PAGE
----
May 28, 2003

The threat of war is real

Okay, let's play "Name That Nation": Al Qaeda is supposedly hiding there, the country's rulers are fast developing "weapons of mass destruction," and the population, we are told, longs for "liberation."

No, it's not Iraq before the recent war, but Iran before the next war. How long before is an open question….

All the stories they told us about Iraq are now being repeated, shamelessly, in an Iranian context, the only difference being that, this time around, no one is even bothering to verify or treat them as anything other than a pretext for "Operation Iranian 'Freedom.'" Osama bin Laden's son, and two other top Al Qaeda chieftains responsible for the recent Riyadh bombing are said to have found refuge in northern Iran, near the border with Afghanistan, "according to intelligence sources." What sources, from which agency – or which country? It isn't quite clear. What is clear is that we are now entering phase two of the neoconservative plan to effect regional "regime change" and refurbish the Middle East with rulers more to America's and Israel's liking. Get on board the War Train. Next stop – Tehran. Toot! Toot!

This war, too, is going to be a "cakewalk": the Iranian people are just waiting for us to intervene, and they will rise up and overthrow the mullahs – just like the Iraqis didn't rise up and overthrow Saddam. And the parallels don't end there….

While Iraq has the Iraqi National Congress and a convicted embezzler as America's puppet-of-choice, our Iranian sock-puppets are even more bizarre: the matriarchal cult-like Mujahideen-e-Khalq (MEK), based on a weird amalgam of Islam and Marxism and ruled over by Maryam Rajavi. Yes, a woman in a country where the role of women has always seemed irretrievably stuck in the tenth century – B. C. And she's a radical feminist! That should bring the lefties on board, if – or, rather, when – it comes to war.

Iran, for its part, vehemently denies providing assistance to Al Qaeda, whose leader has, after all, called for the overthrow of the Tehran regime. But Osama's hostility to the secular Ba'athists didn't give the Iraqis an alibi acceptable to the Americans, and the Iranians will do no better. Although U.S. officials deny it, low-level negotiations between the U.S. and Iran have reportedly been severed, and the announcement by the Iranians that they have arrested some Al Qaeda members has provoked an American demand that they be handed over. The two sides are now locked in to a crisis mode that can only end in one of two ways: the capitulation of the Iranians, which seems unlikely, or a U.S. military strike against Iran.

The same double-pronged attack formerly endured by Iraq is now being launched against the Iranians. If the Bushies fail to establish a viable Iranian connection to Al Qaeda, then they can always get them on a "weapons of mass destruction" charge. The reason being that such allegations, including possession of chemical and biological weapons, are impossible to disprove. This time they won't bother with the UN, and Congress, too, will get very short shrift: according to the Bushies – and every President since Harry Truman – they don't even have to consult our elected representatives until after the fact.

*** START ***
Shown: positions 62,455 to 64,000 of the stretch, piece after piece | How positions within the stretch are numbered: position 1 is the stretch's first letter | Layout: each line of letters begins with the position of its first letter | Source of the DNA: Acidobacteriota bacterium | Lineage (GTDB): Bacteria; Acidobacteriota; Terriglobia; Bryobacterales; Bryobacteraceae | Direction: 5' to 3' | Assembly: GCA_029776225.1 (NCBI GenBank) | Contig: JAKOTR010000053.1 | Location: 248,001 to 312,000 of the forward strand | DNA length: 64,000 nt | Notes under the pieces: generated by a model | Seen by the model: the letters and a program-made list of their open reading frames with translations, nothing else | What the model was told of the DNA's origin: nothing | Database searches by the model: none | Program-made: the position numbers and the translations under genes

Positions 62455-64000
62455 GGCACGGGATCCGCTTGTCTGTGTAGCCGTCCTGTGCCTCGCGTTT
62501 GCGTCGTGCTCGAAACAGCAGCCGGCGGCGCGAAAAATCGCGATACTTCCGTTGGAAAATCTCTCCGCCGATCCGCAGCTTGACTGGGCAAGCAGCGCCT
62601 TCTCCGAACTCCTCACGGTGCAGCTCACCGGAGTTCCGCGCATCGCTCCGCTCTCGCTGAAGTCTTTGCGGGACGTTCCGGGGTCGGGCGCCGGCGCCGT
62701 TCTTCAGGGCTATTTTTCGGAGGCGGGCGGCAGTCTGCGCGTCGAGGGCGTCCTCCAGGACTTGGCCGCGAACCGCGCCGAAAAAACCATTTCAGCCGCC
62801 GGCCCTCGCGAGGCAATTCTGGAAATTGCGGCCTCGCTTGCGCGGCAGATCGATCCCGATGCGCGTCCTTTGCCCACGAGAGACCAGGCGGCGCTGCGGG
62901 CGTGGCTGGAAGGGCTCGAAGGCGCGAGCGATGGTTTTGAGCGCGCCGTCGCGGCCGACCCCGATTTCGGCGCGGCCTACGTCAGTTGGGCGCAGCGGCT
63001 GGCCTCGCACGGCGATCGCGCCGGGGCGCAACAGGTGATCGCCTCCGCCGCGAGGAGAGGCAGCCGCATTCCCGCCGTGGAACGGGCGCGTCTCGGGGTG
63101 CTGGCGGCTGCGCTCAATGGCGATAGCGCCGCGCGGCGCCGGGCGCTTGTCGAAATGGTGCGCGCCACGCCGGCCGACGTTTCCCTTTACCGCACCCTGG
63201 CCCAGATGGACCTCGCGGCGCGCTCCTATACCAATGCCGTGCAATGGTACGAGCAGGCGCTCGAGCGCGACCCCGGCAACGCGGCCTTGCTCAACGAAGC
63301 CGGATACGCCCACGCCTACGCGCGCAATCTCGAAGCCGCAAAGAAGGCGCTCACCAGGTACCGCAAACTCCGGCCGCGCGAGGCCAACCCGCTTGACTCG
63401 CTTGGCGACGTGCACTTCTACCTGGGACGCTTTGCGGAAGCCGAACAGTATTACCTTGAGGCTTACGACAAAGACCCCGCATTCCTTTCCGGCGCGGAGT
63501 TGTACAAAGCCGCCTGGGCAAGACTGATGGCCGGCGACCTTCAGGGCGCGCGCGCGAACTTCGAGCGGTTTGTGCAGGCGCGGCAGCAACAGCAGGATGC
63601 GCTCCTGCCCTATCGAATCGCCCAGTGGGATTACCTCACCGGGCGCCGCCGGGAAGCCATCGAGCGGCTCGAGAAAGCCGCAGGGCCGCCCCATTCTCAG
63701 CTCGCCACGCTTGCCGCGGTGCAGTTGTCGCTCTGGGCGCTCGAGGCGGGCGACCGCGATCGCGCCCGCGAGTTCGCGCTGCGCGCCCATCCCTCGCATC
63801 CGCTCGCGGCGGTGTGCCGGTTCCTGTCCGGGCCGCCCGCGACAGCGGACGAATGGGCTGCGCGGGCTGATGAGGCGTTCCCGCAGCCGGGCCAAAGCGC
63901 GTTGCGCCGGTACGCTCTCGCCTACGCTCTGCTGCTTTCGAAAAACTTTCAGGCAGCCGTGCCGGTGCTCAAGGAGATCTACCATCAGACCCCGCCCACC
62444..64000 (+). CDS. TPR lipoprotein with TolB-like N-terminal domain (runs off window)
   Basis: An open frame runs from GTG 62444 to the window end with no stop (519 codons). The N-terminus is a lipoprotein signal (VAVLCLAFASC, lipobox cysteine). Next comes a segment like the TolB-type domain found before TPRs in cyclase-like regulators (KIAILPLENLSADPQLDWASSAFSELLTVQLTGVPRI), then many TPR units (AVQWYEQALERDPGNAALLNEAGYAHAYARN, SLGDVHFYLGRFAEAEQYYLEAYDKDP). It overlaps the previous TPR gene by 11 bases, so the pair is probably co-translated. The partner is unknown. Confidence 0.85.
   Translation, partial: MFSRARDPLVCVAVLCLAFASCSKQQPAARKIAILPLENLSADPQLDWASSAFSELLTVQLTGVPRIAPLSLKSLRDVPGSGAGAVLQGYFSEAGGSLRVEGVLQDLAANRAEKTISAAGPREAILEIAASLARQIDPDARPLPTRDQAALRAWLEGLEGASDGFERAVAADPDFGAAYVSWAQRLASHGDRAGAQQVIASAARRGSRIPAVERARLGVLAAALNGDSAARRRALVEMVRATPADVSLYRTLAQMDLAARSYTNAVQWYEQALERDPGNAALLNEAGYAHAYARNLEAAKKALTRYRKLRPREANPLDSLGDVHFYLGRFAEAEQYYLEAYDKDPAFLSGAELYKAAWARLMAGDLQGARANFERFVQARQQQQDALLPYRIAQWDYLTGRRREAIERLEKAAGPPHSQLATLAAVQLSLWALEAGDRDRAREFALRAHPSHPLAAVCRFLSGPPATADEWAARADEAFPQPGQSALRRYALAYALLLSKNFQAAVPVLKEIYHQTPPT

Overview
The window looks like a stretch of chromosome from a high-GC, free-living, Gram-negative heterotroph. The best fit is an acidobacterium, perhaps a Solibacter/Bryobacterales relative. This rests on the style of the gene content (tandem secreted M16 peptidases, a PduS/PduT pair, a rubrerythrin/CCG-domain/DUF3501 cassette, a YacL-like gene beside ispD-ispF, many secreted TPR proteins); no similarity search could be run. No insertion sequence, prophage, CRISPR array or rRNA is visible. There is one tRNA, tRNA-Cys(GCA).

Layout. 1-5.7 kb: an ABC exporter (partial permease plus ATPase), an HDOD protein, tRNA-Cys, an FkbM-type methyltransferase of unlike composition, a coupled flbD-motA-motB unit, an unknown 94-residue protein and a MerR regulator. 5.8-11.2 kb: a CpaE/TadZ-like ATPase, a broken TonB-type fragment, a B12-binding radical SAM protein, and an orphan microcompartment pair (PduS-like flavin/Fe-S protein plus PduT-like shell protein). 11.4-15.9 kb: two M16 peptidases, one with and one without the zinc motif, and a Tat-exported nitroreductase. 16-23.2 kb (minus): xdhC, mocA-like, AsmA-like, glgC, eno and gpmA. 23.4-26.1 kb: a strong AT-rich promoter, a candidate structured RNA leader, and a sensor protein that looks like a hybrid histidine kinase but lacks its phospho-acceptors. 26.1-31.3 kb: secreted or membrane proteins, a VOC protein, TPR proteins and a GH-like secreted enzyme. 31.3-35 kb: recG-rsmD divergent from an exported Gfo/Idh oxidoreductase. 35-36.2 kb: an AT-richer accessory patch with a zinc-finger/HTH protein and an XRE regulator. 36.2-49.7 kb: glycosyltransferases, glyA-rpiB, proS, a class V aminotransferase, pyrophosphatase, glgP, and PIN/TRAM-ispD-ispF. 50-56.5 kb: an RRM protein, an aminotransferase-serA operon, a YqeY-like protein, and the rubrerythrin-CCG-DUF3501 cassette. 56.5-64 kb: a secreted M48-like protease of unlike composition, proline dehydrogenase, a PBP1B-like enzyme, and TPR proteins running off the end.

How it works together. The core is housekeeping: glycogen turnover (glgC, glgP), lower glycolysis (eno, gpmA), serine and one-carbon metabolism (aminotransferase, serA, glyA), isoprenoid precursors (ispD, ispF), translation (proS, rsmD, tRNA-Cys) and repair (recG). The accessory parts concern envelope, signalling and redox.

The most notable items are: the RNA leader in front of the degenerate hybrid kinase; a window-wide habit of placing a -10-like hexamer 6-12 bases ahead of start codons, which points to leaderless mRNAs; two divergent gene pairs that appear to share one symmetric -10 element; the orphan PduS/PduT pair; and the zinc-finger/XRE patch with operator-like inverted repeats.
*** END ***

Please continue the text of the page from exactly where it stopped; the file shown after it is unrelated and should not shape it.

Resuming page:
With Iraq and Afghanistan constantly threatening to slip out from under U.S. control, the prospect of conquering and occupying Iran is more than merely daunting. U.S. resources and military capabilities would be stretched well beyond the breaking point. As in the case of Iraq, the War Party has started out by telling us that the "opposition" forces are capable of overthrowing the regime with just a little help from Washington. In order to earn their subsidy, the pro-U.S. opposition – in this case, the commie-feminist-MEK – is acting as a channel for charges of WMD possession. This ups the ante considerably, and sets the clock to ticking: we can't wait for the Iranians to rise up, we'll soon be told, because the ayatollahs will have the Bomb in a matter of months or even weeks.

The Iranians contend that they are pursuing a nuclear program designed solely to provide plentiful electric power to their woefully underdeveloped country, but surely this is a matter that can be solved by inspections. The U.S. is seeking to have the International Atomic Energy Commission verify what is, or is not, being cooked up in Iran's nuclear facilities, but it is the matter of the Al Qaeda connection that could prove to be explosive.